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Don't Bet On It: Bowl Edition (Part II)

There are 32 bowl games to play, which means there are 32 bowl games to pick, so it's high time I got back to the serious business of incorrectly predicting the outcomes of those postseason contests, complete with repeated references to a former Georgia coach who ought to remain nameless and occasional asides taking jabs at the Bulldogs' major S.E.C. rivals. You won't want to miss those.

As was the case with my first round of postseason prognostications, the next round of forecasts is accompanied by my usual disclaimer regarding the misplacement of faith in my predictions. Succinctly stated, that caveat is as follows: Don't Bet On It!

If you were Chris Moneymaker and this was Texas Hold 'Em, I'd say bet on it, but, since you aren't and this isn't, I'm saying not so much. (Photograph from Sports Illustrated.)

Emerald Bowl: Florida State v. U.C.L.A. (December 27)---Have the Seminoles beaten anyone? I ask that in all seriousness. F.S.U. has wins over a Miami squad whose head coach has since been fired, over Rice and Troy teams scheduled to meet in the New Orleans Bowl, over a Duke unit that hasn't beaten a Division I-A opponent since 2004, over a Virginia squad that lost to Western Michigan, and over Western Michigan by an eight-point margin in Tallahassee. The 'Noles limp into San Francisco after dropping five of their last eight decisions, including a 30-0 annihilation at the hands of Wake Forest. While the Bruins' expectations were dashed by a midseason skid during which U.C.L.A. lost four in a row, the reigning city champs managed to wrap up the regular season with three straight wins, including a conference road victory over a Hawaii Bowl-bound Arizona State team and home wins over Oregon State and U.S.C. squads that combined for 19 victories. During that final trio of outings, the Bruin D allowed just over nine points per game . . . and Karl Dorrell's troops will be going up against a Florida State offense ranked 38th in passing offense, 54th in scoring offense, 73rd in total offense, and 103rd in rushing offense. If the Bruins shut down the Trojans, is there any reason to think they can't shut down the Seminoles, as well? Since posting a 13-0-1 record in bowl games between the 1982 and 1995 seasons, F.S.U. has gone 4-6 in postseason play. Not since the 1984 campaign has a Bobby Bowden-coached team played the season's final game before December 28 and not since the 1977 Tangerine Bowl have the 'Noles won a bowl game as early as this one. Finally, while F.S.U.'s Marching Chiefs will be staying in the Sunshine State, U.C.L.A. is able to boast of having Juggler Dude, the West Coast equivalent of the fellow known to University of Georgia students from the mid-1990s as "The Bagpipe Guy." How can you pick against the team that has Juggler Dude? You can't spell "crushing Florida State" without U-C-L-A.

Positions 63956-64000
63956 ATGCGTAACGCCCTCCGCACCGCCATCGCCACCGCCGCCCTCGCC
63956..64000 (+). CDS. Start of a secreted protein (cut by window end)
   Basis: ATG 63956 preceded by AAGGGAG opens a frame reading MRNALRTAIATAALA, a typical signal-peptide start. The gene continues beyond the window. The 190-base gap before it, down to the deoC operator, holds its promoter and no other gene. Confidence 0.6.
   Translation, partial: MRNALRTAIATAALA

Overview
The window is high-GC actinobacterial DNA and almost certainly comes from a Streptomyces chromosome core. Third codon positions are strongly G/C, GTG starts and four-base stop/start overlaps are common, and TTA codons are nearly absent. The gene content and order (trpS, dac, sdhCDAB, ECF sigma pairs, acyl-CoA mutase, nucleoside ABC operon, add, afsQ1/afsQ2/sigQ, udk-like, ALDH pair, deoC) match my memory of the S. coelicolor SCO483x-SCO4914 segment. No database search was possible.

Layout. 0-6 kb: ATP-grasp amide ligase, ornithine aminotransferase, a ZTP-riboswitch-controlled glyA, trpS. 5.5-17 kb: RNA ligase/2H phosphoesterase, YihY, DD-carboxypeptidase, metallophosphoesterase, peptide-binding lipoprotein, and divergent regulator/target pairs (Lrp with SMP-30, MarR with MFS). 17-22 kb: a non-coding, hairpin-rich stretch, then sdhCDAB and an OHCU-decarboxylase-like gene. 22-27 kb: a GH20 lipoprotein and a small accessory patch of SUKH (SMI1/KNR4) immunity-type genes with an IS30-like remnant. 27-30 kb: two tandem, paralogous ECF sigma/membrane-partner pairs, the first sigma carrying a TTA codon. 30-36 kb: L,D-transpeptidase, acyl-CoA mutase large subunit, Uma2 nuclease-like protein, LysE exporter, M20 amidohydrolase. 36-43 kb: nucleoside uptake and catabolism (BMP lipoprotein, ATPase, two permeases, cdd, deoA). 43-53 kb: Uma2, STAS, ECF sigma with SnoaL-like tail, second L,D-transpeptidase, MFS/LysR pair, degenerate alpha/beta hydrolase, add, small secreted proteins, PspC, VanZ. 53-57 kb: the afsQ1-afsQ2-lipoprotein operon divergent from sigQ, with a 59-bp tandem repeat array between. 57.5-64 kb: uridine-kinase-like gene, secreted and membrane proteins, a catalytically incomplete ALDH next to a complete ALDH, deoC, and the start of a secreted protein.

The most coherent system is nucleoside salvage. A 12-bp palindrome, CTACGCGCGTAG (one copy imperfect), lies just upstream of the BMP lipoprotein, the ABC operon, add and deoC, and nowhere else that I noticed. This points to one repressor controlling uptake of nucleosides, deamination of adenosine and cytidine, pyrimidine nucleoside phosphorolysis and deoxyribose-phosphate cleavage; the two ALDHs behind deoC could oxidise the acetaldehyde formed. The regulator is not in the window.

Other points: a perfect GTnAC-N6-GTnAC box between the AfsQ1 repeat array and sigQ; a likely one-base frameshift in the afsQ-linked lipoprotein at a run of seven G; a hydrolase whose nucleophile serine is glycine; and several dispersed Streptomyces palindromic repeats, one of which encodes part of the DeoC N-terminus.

Independence Bowl: Oklahoma State v. Alabama (December 28)---You don't suppose Mike Gundy will be bringing a resume to present to Mal Moore in Shreveport, do you? If so, he will have to overcome a pair of impediments to his being found fit to coach the Crimson Tide. First of all, of course, he has been saddled with the first name "Mike," which is never a good sign for an Alabama head coach. Secondly, Coach Gundy has shown no capacity whatsoever as a closer. Each of his first two Cowboy squads have leapt out to 3-0 starts against the likes of Arkansas State, Florida Atlantic, Missouri State, and Montana State before stumbling through O.S.U.'s Big 12 schedule. The Pokes lost seven of their last eight games in 2005 and six of their last nine games in 2006, recording quasi-quality wins over Texas Tech last fall and Nebraska this year but otherwise displaying little aptitude for winning football games . . . particularly on the road, where Coach Gundy's Oklahoma State squads have gone 3-8. This is harsh, but it's true: Mike Gundy has posted the same record (10-13) in his first two seasons as Ray Goff did in his. Those are fighting words, I know, but, in the last two seasons, the Cowboys have given up 29 or more points 14 times in 23 contests and Bobby Reid has been sacked two or more times in six of O.S.U.'s last 10 outings. I believe 'Bama is going to get after the Pokes and the Tide will turn the season around with a win in the Pelican State. Now all they need is a new head coach. . . .

Believe it or not, that was the first, but not the last, Ray Goff reference of the evening here at Dawg Sports.